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Amidst all the running around from here, there, and everywhere that I do, I have a tendency to allow certain news and current events slip by unnoticed lately. This leaves me completely unaware that I’m missing out on something that doesn’t directly affect me at the moment.

Wednesday wasn’t very much different as I was going about my day just doing what I do (and doing it awesomely). But through a twist of fate, and scheduling, I got to be face-to-face with a turning point in our history as a nation.

I was on a flight going to Washington DC’s Dulles International Airport when some salt’n’pepper-in-a-suit asked me midflight if the Discovery was still on the ground at Dulles. I just gave him a deer in headlights look with a shrug of the shoulders saying “I dunno”, while thinking “Mister, I have absolutely no clue what the hell you’re talking about”. For months now, I have been well aware of the scaling back of our American space program and the NASA budget cuts. Hearing about it upset and concerned me. So many advances in technology and innovation have been brought about through the work done by NASA and their affiliates. I have personally experienced the effects of a shaky economy and understand spending needs to be cut here and there, but how are we supposed to stay a technologically advanced nation when we don’t support those who cultivate the knowledge that keeps us on the cutting edge? But besides all that…why is that dude asking me about a space shuttle?

As it turns out, on April 18, 2012, I discovered that there actually was something of importance happening that day, besides the fact that I had to work. And since I’ve neglected my one-on-one time with Wolf Blitzer for quite a few weeks, I was completely unaware of it.

It’s Wolf Blitzer Time!

After my encounter with the suit in 5A, I started wondering “Isn’t the space shuttle in Florida? How would they even get it to Dulles?”

Well….funny I should ask. Cause I got my answer once we landed.

As we were pulling into our gate at Dulles, our captain announced that the space shuttle Discovery was on our left…sitting on top of a 747.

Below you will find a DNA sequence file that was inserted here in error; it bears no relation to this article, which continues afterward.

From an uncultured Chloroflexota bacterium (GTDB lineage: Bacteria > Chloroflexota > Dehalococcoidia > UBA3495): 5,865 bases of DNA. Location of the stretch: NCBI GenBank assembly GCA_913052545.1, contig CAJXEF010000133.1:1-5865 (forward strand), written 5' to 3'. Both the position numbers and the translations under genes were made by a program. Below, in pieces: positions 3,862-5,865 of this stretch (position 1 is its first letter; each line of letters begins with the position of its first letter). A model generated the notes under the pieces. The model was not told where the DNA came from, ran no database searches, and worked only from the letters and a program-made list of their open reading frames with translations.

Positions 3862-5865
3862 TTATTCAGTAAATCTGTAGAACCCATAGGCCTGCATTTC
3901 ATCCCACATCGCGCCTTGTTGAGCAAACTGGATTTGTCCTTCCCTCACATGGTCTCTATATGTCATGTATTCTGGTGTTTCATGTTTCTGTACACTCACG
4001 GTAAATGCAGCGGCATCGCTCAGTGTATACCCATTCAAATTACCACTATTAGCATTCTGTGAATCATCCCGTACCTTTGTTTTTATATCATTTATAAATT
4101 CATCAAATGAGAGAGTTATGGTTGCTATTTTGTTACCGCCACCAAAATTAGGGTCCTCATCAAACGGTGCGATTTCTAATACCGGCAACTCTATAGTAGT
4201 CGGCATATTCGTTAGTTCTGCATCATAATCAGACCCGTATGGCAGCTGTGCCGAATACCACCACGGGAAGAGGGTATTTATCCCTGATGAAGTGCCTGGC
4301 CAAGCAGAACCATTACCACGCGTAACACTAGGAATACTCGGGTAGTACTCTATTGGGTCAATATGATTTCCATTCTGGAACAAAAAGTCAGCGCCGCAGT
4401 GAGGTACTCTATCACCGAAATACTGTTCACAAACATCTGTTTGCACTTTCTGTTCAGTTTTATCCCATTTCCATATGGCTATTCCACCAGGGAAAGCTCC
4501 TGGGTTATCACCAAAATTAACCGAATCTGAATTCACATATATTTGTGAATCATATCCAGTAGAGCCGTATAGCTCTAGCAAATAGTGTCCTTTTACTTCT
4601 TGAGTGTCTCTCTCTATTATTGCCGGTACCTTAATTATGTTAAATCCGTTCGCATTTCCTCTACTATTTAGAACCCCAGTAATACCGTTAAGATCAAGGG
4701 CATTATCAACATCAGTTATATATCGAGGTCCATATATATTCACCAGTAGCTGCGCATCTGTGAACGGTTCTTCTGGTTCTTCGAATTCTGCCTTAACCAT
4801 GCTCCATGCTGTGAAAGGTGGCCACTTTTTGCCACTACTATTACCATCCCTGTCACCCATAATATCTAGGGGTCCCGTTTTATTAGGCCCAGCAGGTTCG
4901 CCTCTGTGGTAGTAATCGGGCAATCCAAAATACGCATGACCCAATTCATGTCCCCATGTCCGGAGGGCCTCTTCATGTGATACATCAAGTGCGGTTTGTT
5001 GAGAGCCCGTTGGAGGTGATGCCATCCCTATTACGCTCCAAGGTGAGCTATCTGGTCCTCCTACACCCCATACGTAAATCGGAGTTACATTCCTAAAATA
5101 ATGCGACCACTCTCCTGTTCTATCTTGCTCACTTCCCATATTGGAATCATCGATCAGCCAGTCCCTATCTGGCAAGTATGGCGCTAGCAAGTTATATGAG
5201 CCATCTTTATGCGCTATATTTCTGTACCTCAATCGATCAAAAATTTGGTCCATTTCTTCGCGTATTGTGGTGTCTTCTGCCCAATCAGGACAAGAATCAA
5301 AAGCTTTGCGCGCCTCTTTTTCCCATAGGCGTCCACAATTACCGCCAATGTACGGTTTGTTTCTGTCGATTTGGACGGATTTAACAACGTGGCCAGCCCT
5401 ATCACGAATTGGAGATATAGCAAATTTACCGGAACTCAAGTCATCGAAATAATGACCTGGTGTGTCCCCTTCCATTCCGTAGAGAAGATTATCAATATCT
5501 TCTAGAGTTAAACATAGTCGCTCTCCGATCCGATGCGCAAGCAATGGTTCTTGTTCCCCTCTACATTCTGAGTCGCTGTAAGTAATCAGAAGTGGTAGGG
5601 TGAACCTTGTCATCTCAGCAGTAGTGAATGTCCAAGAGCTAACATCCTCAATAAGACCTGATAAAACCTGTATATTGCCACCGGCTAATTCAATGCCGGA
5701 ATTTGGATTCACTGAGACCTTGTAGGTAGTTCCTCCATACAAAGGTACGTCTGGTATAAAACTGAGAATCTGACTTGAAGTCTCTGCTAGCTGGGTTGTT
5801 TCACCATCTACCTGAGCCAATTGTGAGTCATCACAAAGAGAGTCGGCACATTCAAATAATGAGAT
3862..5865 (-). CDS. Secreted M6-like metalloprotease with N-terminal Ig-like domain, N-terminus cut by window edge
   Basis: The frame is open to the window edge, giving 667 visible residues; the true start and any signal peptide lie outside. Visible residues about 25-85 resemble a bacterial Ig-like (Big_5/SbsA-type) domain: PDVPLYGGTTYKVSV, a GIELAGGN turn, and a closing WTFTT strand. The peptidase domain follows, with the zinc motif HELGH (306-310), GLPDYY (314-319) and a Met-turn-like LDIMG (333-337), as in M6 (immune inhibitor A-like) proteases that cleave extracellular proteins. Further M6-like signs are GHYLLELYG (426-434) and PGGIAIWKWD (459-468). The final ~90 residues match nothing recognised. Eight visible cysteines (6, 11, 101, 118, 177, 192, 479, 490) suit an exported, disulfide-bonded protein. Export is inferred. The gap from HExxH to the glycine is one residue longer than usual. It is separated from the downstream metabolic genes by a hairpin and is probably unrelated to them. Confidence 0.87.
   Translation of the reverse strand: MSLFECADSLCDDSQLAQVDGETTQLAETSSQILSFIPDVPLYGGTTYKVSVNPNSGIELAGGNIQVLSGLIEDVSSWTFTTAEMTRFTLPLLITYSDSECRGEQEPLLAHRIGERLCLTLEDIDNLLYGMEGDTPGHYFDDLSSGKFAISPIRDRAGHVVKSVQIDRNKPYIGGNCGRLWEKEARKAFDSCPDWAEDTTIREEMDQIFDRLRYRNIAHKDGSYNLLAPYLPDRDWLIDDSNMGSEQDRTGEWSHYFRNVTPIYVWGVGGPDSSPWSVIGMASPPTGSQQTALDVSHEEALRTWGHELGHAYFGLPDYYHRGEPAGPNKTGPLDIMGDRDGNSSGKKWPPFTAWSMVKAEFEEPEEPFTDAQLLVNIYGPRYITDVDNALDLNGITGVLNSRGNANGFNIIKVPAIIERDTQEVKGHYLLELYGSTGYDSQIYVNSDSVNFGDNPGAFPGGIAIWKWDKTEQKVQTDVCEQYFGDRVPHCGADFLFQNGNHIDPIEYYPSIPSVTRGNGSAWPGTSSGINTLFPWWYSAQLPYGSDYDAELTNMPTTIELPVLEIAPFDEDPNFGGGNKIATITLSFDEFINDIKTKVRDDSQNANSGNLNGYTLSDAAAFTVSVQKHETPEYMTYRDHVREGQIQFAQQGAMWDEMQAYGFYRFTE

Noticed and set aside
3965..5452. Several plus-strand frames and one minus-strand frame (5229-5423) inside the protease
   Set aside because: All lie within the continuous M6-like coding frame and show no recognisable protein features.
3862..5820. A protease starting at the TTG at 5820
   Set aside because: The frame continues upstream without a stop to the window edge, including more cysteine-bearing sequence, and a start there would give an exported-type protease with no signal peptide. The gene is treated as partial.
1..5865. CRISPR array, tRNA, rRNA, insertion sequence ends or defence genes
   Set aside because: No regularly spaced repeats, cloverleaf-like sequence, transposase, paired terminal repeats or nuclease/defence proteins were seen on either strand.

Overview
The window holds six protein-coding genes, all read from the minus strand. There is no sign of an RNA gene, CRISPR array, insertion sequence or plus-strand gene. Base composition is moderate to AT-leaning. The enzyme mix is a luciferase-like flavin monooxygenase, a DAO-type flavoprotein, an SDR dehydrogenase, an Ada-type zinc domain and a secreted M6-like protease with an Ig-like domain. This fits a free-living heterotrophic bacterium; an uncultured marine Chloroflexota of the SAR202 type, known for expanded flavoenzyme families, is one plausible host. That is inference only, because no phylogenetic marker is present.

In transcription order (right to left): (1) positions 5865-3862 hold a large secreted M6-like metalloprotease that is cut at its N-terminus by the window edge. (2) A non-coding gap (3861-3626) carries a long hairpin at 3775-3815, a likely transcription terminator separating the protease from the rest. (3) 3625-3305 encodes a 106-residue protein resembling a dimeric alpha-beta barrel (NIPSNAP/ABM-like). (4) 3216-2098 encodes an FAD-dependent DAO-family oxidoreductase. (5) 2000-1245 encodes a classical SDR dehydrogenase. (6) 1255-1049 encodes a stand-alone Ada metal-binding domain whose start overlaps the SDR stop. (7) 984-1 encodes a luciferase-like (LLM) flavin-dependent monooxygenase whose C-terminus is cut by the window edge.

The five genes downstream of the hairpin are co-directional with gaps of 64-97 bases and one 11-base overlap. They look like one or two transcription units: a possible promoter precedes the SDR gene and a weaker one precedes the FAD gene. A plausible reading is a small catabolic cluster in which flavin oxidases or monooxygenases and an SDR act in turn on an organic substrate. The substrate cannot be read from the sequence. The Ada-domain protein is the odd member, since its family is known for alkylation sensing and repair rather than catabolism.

A SPACE SHIP WAS SITTING ON TOP OF A PLANE!

I repeat.

A VEHICLE THAT HAS LEFT THE GRAVITATIONAL PULL OF OUR TERRESTRIAL SPHERE AND MEANDERED ITS WAY HERE AND THERE WITHIN OUR GALAXY IS STRAPPED ONTO A BOEING 747…. And awaiting its gallant entrance into the Smithsonian for a well-deserved retirement.

I have to say it was indescribably surreal to see in person.

As we gawked through the windows of our miniscule Embraer 190 at this product of human ingenuity that’s been ferried over from Florida, I found it ironic that we were sitting in our fickle Brazilian aircraft that is well known for her “temperamental days” which tend to produce maintenance delays (clearly not a product of NASA) while glimpsing upon something that’s been to space several times.

The rain droplets on the windows and the overcast clouds almost seemed to be placed there for dramatic emphasis as we observed the scorch marks still on the shuttle attained from its screaming reentry into Earth’s atmosphere. What will the retirement of the Discovery and the cutbacks at NASA truly mean for America’s capabilities of being a technological powerhouse? So many things have come out of the developments made through the space program that benefit our everyday lives. Artificial limbs, LED technology used to improve localized blood circulation and decrease symptoms of bone atrophy, multiple sclerosis, diabetic complications, and even Parkinson’s disease, enriched baby food, your Temperapedic mattress (which I am personally not a fan of…sorry NASA), and even your car tires! Agriculture has also benefitted from NASA’s work along with environmental advancements in reducing pollution, water purification, and let’s not forget the ingenuity that brought us freeze dried pizza! (For those of you that have taken grade school field trips to the Adler Planetarium in Chicago…You know that was the best thing a $5 could buy you at the gift shop) Here is a laundry list, which is by no means exhaustive, of the benefits we’ve enjoyed thanks to the innovations of our space program. http://en.wikipedia.org/wiki/NASA_spin-off

Thanks to the thoughtfulness of Captain Law, who took it upon himself to coordinate with ground control, we got to do a drive by and pull our plane right  up next to the Discovery to take some pictures and pay homage to one of America’s last space chariots (only for now I hope).

Last night I looked up some facts about the Discovery and found that her career started the same year I was born, 1984. This makes me feel even more sentimental and contemplative about witnessing the end of the era of our space shuttle program.

Here’s some quick facts about our retiring starlet:

First Flight: August 30, 1984

Flown 149 million miles in 39 missions

Completed 5,830 orbits

Spent a cumulative 365 days in orbit during her 27 year career

Flown more flights than any other Orbiter Shuttle

After the Challenger and Columbia disasters, it was the first shuttle to go back to space each time afterwards

It launched the Hubble Telescope

And it’s had many more milestones that helped contribute to our knowledge of what’s within and outside Earth’s atmosphere.

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